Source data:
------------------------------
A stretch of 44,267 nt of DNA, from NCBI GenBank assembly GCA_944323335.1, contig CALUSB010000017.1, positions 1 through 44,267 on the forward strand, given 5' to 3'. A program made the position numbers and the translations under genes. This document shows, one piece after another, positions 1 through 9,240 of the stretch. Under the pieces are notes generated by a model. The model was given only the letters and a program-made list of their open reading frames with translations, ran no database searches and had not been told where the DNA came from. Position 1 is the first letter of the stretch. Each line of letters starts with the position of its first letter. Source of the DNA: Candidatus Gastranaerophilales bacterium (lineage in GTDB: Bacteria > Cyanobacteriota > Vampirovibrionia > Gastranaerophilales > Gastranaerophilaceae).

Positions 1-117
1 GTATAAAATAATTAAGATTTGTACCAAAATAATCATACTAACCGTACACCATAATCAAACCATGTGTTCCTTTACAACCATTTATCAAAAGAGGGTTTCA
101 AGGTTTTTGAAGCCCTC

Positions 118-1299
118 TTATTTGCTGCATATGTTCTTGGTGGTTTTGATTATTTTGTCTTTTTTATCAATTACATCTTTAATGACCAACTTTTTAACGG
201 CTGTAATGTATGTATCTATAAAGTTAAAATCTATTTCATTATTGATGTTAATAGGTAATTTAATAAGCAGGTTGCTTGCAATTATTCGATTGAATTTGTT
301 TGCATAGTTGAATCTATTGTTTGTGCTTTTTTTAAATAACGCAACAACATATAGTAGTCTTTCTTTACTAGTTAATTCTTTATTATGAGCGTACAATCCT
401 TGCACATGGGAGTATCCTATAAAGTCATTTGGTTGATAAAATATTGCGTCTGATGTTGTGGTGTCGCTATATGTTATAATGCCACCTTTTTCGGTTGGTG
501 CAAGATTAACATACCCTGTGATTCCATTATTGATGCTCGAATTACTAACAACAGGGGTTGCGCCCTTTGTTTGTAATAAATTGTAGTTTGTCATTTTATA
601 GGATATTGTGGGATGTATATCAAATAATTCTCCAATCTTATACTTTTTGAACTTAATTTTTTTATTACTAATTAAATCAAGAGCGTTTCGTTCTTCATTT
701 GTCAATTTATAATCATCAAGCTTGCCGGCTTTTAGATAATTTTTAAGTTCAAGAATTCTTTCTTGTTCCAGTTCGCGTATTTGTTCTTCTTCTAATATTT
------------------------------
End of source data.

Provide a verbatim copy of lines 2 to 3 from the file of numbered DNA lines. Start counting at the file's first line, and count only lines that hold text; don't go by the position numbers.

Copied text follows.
Positions 1-117
1 GTATAAAATAATTAAGATTTGTACCAAAATAATCATACTAACCGTACACCATAATCAAACCATGTGTTCCTTTACAACCATTTATCAAAAGAGGGTTTCA